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Tina Dettman-Bielefeldt column: SCORE seminars tackle the basics

7:28 PM, Apr. 24, 2013  |  Comments
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The Green Bay SCORE chapter will present an overview of business basics when it hosts its two-part "SCORE Big" seminars 6-9:30 p.m. May 7 and May 9.

Rob Moore - SCORE volunteer, seminar planner and CFO for Laugh Your Way America - says that participants will have an opportunity to hear from experts in some of the most important areas related to business.

"It's the perfect first step," Moore said. "The topics are general enough that they are easy to understand. Who wouldn't want to hear from an expert? It's an education that they can't just get anywhere."

Moore says that everyone has topics that are most concerning, and those are the areas they should pay the greatest attention to. Participants will be encouraged to ask questions and network with the speakers. Many come because they have an idea, and he says one of the goals is to get them to look deeper at the idea or concept.

"Operating or starting a business is usually more complex than the person originally thought," he said. "We try to get them to see that there will be personal sacrifice. Running a business requires a high level of commitment and energy."

While passion is important, Moore cautioned that passion can be misplaced, and direction is an important part of the process. He says that passion without a plan can equal chaos.

Part one of the seminar will feature Mike Hall, CPA and business consultant with QuickStart, Inc., on "Successful Business Planning;" KaraLynne Moore, with business services at Community First Credit Union, on "Business Financing 101;" and Jon Olson, attorney, on "Legal Issues for Small Business."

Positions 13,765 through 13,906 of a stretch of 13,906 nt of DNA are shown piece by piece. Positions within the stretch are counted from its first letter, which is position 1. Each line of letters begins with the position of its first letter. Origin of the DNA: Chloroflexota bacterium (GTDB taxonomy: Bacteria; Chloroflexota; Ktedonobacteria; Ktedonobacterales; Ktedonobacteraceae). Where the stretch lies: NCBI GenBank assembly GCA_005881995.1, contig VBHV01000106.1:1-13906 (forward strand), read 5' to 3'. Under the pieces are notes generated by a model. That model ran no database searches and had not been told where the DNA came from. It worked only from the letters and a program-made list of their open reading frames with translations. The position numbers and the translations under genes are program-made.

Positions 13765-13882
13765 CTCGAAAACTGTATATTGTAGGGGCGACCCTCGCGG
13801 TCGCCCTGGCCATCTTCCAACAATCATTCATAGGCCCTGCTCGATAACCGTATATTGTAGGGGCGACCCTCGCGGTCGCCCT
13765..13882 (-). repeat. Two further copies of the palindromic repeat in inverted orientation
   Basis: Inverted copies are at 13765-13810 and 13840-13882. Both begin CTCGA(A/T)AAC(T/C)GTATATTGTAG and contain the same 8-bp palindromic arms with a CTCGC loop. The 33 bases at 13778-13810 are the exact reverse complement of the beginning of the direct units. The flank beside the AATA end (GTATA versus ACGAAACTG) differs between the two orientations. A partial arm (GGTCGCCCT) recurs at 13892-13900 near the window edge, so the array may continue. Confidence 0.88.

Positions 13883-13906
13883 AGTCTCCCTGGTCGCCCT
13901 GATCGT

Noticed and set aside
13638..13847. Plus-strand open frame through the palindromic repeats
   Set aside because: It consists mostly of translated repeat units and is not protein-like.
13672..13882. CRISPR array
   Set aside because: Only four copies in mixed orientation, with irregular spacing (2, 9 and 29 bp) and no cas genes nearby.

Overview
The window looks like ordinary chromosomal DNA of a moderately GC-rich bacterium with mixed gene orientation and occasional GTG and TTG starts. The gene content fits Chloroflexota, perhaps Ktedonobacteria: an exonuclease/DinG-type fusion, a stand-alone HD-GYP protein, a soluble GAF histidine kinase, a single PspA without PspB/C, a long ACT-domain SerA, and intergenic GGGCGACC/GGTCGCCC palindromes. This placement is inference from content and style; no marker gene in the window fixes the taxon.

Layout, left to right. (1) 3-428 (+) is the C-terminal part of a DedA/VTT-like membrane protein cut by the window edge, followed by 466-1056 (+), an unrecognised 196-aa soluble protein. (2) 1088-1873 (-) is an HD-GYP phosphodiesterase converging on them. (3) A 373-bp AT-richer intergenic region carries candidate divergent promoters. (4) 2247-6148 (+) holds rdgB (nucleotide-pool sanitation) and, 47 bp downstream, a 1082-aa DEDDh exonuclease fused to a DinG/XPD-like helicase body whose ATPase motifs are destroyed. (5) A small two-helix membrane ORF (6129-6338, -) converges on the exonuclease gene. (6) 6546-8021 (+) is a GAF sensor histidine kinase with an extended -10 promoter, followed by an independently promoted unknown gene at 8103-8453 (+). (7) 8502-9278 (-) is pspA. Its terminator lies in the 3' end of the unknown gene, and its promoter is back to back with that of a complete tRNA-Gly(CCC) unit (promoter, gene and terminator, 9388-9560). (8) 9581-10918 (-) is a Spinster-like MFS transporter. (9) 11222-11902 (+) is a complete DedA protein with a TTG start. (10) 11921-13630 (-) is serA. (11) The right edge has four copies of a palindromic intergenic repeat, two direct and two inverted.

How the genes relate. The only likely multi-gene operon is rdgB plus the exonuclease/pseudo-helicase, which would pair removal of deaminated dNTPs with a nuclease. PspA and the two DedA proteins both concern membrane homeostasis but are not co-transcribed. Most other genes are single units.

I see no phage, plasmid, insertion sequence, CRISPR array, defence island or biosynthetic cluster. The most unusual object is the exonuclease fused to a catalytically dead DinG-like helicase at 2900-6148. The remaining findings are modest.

The second night includes Chad Heath, account executive with Alliance Insurance Centers, on "Insurance Insights: Improve Your Knowledge to Protect Your Business;" Miles Smith, MBA and author, on "Developing a Strong Team Culture;" and Robert Jahnke, president of Top Hat Marketing, on "Business Marketing Strategies." All but Smith are SCORE volunteers.

Moore says there is something to be learned from each, and even though there are a lot of people willing to share their experiences for free, participants must be prepared for startup costs. He recommends comparing it to running a household, except on a larger scale.

"You have a home utility bill, you likely have an office utility bill. You have homeowner's or renter's insurance, you have business insurance. You pay income taxes, you pay business taxes."

In addition, businesses are more regulated and there are license fees and a myriad of other requirements. However, the seminar is a good place to start and SCORE mentors are available to work with participants at any time during the process.

"They are there because they are looking for resources and SCORE can be a resource for them," Moore said. "The volunteers are there because they want to share their experience and help during their journey. When you go to SCORE, it's like going to the library."

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